Pope Francis on June 2, 2019, talked with reporters on the return flight to Rome after his May 31 – June 2 apostolic journey to Romania. The discussion was moderated by the Director “ad interim” of the Holy See Press Office, Alessandro Gisotti.
Following is the ZENIT translation of the press conference provided by the Vatican:
Good evening! Welcome, Holy Father, welcome. The return flight . . . Holy Father, the motto of this trip was “Let Us Walk Together,” but also “we fly together,” because I think we truly flew so much and also the commitment, the exhaustion . . . In the address to the foreign press a few days ago, you concluded saying: I see in Apostolic Journeys, in particular, your effort.” Here is the effort, the passion, the commitment of colleagues that have recounted this trip . . . Today is the Day of Social Communications, dedicated, as you know, to us as journalists, operators of communication, on the theme “We are members of one another.” Here, Holy Father, I know that before the questions you want to give us a brief reflection on this Day dedicated to us.
Good evening. Thank you so much for your company! As Gisotti said, today, this Day, calls you, recalls our thought to you. You work in communications, you are operators — as Alessandro said –, but first of all you are, you must be, witnesses of communication. Today, in general, communication goes backward; contact goes forward: to have contacts and not achieve communication. And you, by vocation, are witnesses of communicating. It’s true; you must make contacts, but not stop there, but go forward. I hope you will go forward in this vocation, in this witness of communicating, because this time is in such need of fewer contacts and more communication. Thank you. Congratulations on your Day. And now, go ahead with the questions.
So, Holy Father, as is the tradition, the first two questions are addressed by the media of the country that we went to. Diana Dumitrascu of Romanian television TVR begins. Please:
Holy Father, I thank you for your visit to Romania. Holiness, you know that millions of our fellow countrymen have emigrated in the last years. What is your message for a family that leaves its children to go abroad to work, for the purpose of ensuring a better life for them? Thank you.
First of all, this makes me think of the family’s love because to detach themselves in twos and threes isn’t a good thing. There is always the nostalgia of meeting again. However, to detach oneself so that the family isn’t lacking anything is an act of love. In yesterday’s Mass, we heard the last petition of a lady who worked abroad to help the family. Such a detachment is always painful. But, why do they go? Not to engage in tourism, but out of necessity — necessity. And often, it’s not because they don’t find work in the country . . . Often it’s the result of a global policy that affects this. I know that it’s the story of your country, after the fall of Communism . . . then so many foreign businesses closed to open abroad to earn more. To close a business today is to leave people on the street. And this is also a general, global injustice, a lack of solidarity. It’s a suffering. How to fight it? By trying to open sources of work. It’s not easy; it’s not easy in the present global situation of finances, of the economy. However, think that you have an impressive level of birth: one doesn’t see here the demographic winter that we see in Europe. It’s an injustice not to be able to have sources of work for so many young people. And I hope that this situation will be resolved, which doesn’t depend only on Romania, but on the global financial order, on this consumerist society, of wanting to have more, of wanting to earn more . . . And so many people remain there, alone. I don’t know; this is my answer: an appeal to global solidarity in this moment in which Romania has the presidency of the European Union, to look at this a bit . . . Thank you.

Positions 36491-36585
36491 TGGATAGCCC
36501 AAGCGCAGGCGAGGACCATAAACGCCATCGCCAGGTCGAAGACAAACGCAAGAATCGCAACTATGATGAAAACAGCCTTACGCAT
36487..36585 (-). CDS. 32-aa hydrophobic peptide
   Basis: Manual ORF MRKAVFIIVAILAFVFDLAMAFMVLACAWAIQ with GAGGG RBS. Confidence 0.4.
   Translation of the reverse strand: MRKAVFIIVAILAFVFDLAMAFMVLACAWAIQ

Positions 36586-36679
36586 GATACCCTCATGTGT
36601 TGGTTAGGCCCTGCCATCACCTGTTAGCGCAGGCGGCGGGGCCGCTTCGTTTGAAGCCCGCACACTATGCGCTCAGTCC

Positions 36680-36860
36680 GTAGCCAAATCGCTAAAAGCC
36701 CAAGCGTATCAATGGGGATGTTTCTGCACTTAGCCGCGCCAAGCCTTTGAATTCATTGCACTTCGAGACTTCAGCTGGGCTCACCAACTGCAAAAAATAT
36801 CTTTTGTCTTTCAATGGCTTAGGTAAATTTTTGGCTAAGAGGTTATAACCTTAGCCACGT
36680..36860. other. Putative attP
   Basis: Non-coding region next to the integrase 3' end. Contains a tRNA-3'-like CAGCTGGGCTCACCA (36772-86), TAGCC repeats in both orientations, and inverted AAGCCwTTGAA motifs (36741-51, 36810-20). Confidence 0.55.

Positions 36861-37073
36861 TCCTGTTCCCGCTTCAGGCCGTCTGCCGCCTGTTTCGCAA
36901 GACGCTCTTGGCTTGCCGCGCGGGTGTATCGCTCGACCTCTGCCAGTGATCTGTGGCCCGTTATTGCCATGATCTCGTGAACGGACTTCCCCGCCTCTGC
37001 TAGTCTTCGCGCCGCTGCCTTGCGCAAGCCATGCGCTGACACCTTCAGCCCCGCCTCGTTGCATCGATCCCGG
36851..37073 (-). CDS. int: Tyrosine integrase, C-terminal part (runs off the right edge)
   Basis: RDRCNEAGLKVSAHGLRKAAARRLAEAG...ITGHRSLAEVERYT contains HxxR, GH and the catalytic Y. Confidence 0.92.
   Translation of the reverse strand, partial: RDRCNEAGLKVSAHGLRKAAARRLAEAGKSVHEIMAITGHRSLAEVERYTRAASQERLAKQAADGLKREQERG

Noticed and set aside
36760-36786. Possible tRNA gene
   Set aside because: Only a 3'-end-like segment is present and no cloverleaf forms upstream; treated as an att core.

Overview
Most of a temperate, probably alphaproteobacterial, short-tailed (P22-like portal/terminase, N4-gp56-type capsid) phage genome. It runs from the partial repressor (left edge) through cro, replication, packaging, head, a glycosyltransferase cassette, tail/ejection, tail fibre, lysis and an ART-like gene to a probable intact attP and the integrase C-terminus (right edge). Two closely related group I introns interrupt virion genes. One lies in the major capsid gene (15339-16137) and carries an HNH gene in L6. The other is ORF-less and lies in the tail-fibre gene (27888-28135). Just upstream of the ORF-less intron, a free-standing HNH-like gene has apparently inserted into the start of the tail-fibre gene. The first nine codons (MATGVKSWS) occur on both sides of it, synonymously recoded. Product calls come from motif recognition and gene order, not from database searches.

Now Cristian Micaci of Radio Maria-Romania will ask you a question.
Holy Father, as the Director also said before, there was so much talk in these days of “walking together.” Now, at your departure, I would like to ask you: what do you advise those of us of Romania? What should be the relations between the Confessions, particularly between the Catholic and the Orthodox Church — the Catholic minority and the Orthodox majority — the relationship between the various ethnic groups and the relationship between the political world and the civil society?